Additionally, when Arkiesa was on the stand, she disputed all of her own signed statements, which were obtained in two interviews by Matthews where Arkiesa supposedly fingered two of the defendants, Jalani and Joh.

During the trial, Arkiesa contradicted her own verbal statements several times throughout the day, causing defense attorneys to object after almost every other question posed by Sedar. She had blood on her shoes the night of the murder, but claimed on the stand she wasn’t anywhere near the shooting, although the statements signed by her states she saw “Lion,” Joh’s nickname, with a gun.

Finally, after hours of back-and-forth volleying, Arkiesa said she never read over her statements prior to signing them. She also admitted she couldn’t read the English language.

Judge Donohue dismissed the jury and asked all attorneys and Arkiesa to come to his bench for a thirty-minute delay. Donohue quietly informed Arkiesa about the rules of perjury.

“If you make knowingly false statements, we will charge and prosecute you,” he said.

When the jury came back, Sader put questions to Arkiesa suggesting that she changed her statements because she was being threatened:

“Isn’t it true that you’re afraid of ‘Lion’?” Sader asked. “Isn’t it true that you’re getting pressured from your family?”

Arkiesa responded “No” to both questions. Donohue, after four hours of Arkiesa’s testimony, asked to call it a day. He sent the jury home at 6 p.m.

Almonzo’s murder has possibly been linked to three other homicides. The first, Marlin Roberts, 24, was murdered in what police said was retaliation for Almonzo’s murder. Roberts was a brother of one of two surviving victims in the Almonzo shooting.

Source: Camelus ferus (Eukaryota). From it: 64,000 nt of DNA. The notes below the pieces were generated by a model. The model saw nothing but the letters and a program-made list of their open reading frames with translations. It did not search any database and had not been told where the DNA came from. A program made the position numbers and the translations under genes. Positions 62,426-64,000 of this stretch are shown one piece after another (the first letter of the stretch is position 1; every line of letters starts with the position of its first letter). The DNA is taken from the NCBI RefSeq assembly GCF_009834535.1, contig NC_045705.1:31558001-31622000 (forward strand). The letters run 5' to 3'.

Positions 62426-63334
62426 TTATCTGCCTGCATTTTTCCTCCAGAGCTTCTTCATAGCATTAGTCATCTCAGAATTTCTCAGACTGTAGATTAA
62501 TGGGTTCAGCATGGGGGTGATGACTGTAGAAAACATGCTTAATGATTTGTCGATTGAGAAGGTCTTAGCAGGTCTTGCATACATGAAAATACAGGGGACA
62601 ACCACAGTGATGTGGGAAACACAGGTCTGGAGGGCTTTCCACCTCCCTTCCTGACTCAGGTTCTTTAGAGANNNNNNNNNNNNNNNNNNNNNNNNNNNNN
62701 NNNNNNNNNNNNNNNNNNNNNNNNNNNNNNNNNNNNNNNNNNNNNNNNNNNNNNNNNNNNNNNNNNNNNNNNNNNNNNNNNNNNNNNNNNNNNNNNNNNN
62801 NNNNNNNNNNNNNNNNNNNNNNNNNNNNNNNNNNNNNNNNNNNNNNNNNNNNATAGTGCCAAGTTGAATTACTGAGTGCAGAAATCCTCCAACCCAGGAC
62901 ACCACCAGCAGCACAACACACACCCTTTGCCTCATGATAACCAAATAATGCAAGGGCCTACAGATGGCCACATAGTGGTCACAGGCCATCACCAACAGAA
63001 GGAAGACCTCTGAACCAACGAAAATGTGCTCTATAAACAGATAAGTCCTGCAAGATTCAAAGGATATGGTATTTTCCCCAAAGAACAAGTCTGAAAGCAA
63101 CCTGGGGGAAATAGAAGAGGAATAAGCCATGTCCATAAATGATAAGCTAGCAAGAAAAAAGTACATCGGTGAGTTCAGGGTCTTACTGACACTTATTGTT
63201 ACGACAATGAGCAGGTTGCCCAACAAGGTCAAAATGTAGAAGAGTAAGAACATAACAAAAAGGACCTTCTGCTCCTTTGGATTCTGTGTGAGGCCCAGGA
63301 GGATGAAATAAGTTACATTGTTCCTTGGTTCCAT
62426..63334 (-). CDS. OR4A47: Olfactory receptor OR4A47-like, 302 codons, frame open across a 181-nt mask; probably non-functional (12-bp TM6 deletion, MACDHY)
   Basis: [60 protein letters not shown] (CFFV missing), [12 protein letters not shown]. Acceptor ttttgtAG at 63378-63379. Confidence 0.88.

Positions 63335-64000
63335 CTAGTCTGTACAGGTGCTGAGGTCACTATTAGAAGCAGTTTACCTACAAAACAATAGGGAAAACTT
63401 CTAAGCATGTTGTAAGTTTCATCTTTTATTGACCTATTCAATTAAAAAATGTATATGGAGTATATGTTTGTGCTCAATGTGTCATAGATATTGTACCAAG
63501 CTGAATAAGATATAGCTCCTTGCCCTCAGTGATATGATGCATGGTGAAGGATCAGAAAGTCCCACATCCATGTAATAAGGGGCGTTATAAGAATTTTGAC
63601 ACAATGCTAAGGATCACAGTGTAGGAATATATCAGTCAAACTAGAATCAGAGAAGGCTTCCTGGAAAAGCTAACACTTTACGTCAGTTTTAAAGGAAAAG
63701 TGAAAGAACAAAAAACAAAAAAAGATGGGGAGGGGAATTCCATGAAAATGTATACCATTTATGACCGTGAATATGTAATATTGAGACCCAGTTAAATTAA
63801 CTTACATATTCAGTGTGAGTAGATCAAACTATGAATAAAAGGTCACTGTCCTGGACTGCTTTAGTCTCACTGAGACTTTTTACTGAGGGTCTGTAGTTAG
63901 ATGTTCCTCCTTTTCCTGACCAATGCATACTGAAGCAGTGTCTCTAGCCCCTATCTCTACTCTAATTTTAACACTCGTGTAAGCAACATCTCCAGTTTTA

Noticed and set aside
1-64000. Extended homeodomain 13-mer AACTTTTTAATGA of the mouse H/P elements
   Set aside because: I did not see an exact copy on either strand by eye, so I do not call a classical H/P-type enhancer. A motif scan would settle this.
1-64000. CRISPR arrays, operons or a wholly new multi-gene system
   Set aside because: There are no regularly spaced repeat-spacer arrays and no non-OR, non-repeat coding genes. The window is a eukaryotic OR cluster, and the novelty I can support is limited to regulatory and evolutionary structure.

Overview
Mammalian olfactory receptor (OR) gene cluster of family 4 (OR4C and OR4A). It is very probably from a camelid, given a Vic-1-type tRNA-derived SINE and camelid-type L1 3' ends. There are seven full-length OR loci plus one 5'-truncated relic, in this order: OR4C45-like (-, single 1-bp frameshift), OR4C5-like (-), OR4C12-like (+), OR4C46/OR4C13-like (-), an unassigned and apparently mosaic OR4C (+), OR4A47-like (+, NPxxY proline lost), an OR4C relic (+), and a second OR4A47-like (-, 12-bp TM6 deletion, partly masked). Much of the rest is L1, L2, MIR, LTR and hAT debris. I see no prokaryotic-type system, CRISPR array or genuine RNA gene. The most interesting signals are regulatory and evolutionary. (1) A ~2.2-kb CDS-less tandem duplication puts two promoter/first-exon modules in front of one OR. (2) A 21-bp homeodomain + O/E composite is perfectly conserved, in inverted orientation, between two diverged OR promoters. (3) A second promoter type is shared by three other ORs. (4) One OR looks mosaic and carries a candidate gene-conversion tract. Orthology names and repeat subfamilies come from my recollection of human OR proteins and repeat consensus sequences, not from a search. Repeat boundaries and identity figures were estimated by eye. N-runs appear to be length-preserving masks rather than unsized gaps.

The second and third victims, Rasenjoni Williams, 22, and Amaria Remie Williams, 18, Rasenjoni’s pregnant and newlywed wife, were murdered while walking on the beach on June 18. Rasenjoni was Joh’s brother, and was also linked by police to a string of killings.

The trial will resume at 9 a.m., Wednesday.

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The mother and sister of Almonzo Williams sat in the front row sobbing quietly Tuesday, as prosecuting attorney, Tom Sedar, presented his case in the V.I. Superior Court against the three suspects charged with William’s 2009 murder.

The defense painted a very different picture in their opening statements in the trial against Joh Williams, Jalani Williams, and Khareem Hughes, who were charged with the suspected gang-related murder of Almonzo, which occurred Aug. 2, 2009, in Estate Mon Bijou on St. Croix.

“When you see the autopsy report, you’ll see a diagram of a body, Almonzo Williams, who never had a chance,” Sedar told the 16-member jury. “Almonzo Williams laid on that ground bleeding with not one, not two, but 13 bullets.”

Sedar explained that, in addition to Almonzo, two other victims were shot twice, and at the murder scene, bullets were found matching a gun Jalani was carrying after he was caught fleeing the scene and leading officers on a wild car chase.

The murder occurred near Gertrude’s Restaurant on St. Croix, in a parking lot directly across the street from the restaurant on Hess Road. According to statements by the defense, four different types of shell casings were found there.

Michael A. Joseph, the attorney for Joh said, “My brother didn’t tell you that there was four different types of shell casings found at the scene.” The evidence will show that his house and car were searched and there was not a thing linking him – simply some people gonna come in and say they saw him.”